Acute Liver Failure Due To Amoxicillin and Amoxicillin/Clavulanate
- Cite this article as:
- Fontana, R.J., Shakil, A.O., Greenson, J.K. et al. Dig Dis Sci (2005) 50: 1785. doi:10.1007/s10620-005-2938-5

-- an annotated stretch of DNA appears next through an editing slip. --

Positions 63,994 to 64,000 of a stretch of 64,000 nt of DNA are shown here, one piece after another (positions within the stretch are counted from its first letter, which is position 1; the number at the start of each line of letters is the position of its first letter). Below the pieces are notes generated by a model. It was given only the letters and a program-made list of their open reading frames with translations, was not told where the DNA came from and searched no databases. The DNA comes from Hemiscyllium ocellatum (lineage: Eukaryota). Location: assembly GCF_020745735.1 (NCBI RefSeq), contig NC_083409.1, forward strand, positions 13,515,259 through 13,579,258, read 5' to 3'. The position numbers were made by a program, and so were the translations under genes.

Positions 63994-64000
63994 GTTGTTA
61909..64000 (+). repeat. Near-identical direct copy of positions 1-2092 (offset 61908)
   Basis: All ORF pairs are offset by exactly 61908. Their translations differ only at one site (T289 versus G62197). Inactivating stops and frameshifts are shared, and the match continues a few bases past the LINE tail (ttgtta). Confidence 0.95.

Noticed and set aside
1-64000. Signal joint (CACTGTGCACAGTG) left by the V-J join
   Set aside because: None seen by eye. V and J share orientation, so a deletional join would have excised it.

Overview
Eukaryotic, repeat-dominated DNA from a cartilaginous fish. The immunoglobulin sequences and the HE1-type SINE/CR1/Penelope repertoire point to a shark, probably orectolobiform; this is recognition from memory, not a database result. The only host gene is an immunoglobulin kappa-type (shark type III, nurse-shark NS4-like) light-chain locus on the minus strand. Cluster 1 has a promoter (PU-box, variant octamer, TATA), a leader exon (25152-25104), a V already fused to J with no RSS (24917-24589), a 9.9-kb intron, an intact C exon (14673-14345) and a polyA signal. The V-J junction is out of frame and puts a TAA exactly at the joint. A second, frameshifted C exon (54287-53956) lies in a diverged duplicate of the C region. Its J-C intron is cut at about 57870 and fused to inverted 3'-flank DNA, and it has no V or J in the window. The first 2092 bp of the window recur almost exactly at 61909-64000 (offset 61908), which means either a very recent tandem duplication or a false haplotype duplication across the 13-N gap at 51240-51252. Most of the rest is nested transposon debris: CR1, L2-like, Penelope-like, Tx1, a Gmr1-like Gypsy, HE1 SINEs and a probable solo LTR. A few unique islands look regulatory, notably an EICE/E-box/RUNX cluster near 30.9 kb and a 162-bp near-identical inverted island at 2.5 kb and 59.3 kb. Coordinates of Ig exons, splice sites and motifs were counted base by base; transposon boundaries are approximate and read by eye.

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The aim of our study is to report upon the presentation of two patients with life-threatening acute liver failure (ALF) due to amoxicillin and amoxicillin/clavulanate. A 59-year-old, Caucasian male presented with ALF 34 days after receiving amoxicillin/clavulanate. Despite aggressive supportive care, he died on hospital day 10. A 42-year-old, Caucasian female presented with ALF 21 days after receiving amoxicillin. She underwent successful liver transplantation on hospital day 19. In both cases, all competing causes of ALF had been excluded, liver pathology was consistent with drug-induced hepatitis, and cases were deemed “definite/highly probable” using causality assessment. Amongst 14 prior ALF/death cases due to amoxicillin/clavulanate, the mean age (62 years), male predominance (57%), and mean delay from drug cessation to presentation (17 days) is similar to what has been reported in patients with self-limited cholestatic hepatitis. Acute liver failure is a rare manifestation of amoxicillin and amoxicillin/clavulanate hepatotoxicity with no obvious clinical features at presentation portending a poor prognosis. Early transfer of patients with severe drug-induced hepatotoxicity (i.e., encephalopathy or coagulopathy) to a transplant center is recommended due to their poor likelihood of recovery.